@sirhalberd I'm in Phuket, and I'm sure I've seen some Aeon banks around at Jungceylon shopping mall or in Karon somewhere. I really need to pull some dosh out today, so even though it's Saturday and there's probably some Happy Bonus Fee that applies on weekends, I'm going to have to suck it up. Gotta pay the rent, in advance I might add - is that normal? (for 2 weeks in a Condo)
#19 Posted: 18/9/2010 - 13:28
17th December, 2009
Ok, I'm not going to be popular here. I worked at a big international bank, managing the international money transfer department... But left a few years ago.
Without getting into boring and elaborate technicalities here I will just sum up the main reason for these banks to charge so much.
In the old days (think 50's, 60's) money transfers and other core banking services were the main source of income for banks. Gradually banks discovered that with more risks for lending and investing more money could be made (instead of boring transfers) with the absolute peak in 2008. Core banking services were offered for a very low rate in order to get more customers (and then invest their money unwisely). And then everything collapsed.
What you see now is that banks return to their normal core services, lend less but new regulations require banks to hold more equity (BASEL III). Result is that we, the customers, pay the price for it now and it will continue for 1 or two more years. When banks have their balancesheets in order again you'll see that they will start competing again for customers. Then also fees and so on will lower.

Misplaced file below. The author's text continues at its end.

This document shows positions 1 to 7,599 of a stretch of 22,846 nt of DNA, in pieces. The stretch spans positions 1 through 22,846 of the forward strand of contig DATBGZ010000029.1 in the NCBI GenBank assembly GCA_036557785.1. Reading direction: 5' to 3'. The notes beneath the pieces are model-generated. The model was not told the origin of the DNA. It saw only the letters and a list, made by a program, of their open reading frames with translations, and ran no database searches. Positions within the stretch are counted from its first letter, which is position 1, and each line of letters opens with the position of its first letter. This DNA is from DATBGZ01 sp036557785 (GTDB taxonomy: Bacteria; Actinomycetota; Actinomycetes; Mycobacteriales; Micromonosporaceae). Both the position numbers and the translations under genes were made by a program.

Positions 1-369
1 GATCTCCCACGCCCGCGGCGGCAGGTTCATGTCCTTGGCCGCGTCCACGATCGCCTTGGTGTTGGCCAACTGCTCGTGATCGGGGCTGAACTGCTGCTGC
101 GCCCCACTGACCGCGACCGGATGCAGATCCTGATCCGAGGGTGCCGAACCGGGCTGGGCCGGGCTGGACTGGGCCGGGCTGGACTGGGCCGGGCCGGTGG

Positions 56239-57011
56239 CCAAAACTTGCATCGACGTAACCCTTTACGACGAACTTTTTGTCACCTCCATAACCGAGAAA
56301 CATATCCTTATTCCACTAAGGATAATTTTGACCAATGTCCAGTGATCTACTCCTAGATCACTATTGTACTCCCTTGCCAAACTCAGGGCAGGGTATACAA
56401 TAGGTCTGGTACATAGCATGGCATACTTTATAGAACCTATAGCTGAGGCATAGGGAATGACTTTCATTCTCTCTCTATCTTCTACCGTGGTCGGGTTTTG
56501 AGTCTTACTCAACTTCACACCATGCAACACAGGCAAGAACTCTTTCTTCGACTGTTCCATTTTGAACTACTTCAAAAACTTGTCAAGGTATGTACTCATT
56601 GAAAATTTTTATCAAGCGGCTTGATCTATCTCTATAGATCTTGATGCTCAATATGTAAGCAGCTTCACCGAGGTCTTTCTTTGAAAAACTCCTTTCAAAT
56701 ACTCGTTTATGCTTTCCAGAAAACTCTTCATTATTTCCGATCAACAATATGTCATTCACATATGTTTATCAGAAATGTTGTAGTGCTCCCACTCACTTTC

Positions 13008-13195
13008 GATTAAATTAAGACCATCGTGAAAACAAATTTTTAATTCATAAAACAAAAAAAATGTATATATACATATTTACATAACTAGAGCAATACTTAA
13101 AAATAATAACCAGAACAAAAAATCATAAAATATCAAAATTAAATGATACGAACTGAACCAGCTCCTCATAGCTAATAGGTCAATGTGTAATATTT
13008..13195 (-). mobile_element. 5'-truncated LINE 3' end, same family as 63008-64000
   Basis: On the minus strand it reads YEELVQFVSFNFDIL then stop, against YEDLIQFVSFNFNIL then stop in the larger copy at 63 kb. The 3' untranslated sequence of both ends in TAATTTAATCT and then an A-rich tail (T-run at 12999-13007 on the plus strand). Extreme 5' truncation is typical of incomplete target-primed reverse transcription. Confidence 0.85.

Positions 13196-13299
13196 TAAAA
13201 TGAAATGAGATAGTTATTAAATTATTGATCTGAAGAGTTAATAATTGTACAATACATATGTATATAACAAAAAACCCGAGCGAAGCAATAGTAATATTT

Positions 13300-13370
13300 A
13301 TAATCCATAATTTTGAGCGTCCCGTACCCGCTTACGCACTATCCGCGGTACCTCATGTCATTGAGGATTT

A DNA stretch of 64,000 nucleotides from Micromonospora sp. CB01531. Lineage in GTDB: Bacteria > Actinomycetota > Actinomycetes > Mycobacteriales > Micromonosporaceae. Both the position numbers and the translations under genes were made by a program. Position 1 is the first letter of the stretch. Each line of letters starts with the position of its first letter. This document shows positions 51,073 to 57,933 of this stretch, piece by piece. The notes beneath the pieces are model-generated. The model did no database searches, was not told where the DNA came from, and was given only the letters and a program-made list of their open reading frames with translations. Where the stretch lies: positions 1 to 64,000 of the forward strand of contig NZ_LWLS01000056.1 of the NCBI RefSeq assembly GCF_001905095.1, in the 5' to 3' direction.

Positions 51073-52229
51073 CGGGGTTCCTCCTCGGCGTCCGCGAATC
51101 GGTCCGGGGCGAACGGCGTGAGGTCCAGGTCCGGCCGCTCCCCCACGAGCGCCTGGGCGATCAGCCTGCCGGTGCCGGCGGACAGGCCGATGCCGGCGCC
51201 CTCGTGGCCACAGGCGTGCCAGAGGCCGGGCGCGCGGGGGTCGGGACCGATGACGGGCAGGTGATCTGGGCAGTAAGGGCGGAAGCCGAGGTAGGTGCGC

Sad but true.
#20 Posted: 20/9/2010 - 18:46
12th February, 2006
Total reviews: 47
on the contrary eastwest, it was great to hear an insider's insights on why there has been such a big change in bank fees. it's like those happy hour specials. if the bar can't cover their basic costs with those specials, then those specials will go away. same with the banks.
it is a service. and since we don't have many choices, the banks have the upper hand, and we are paying oligopoly prices. makes sense. bummer. but makes sense.
#21 Posted: 21/9/2010 - 08:38
17th December, 2009
For long term residents, frequent visitors or people who travel 6 months in this region my advice would be to open a local bank account.
For short term visitors I would recommend to just use your normal card. Bringing more cash (which would be cheaper) has risks and you have to wonder if that risk is worth it if you do only 2-3 withdrawals.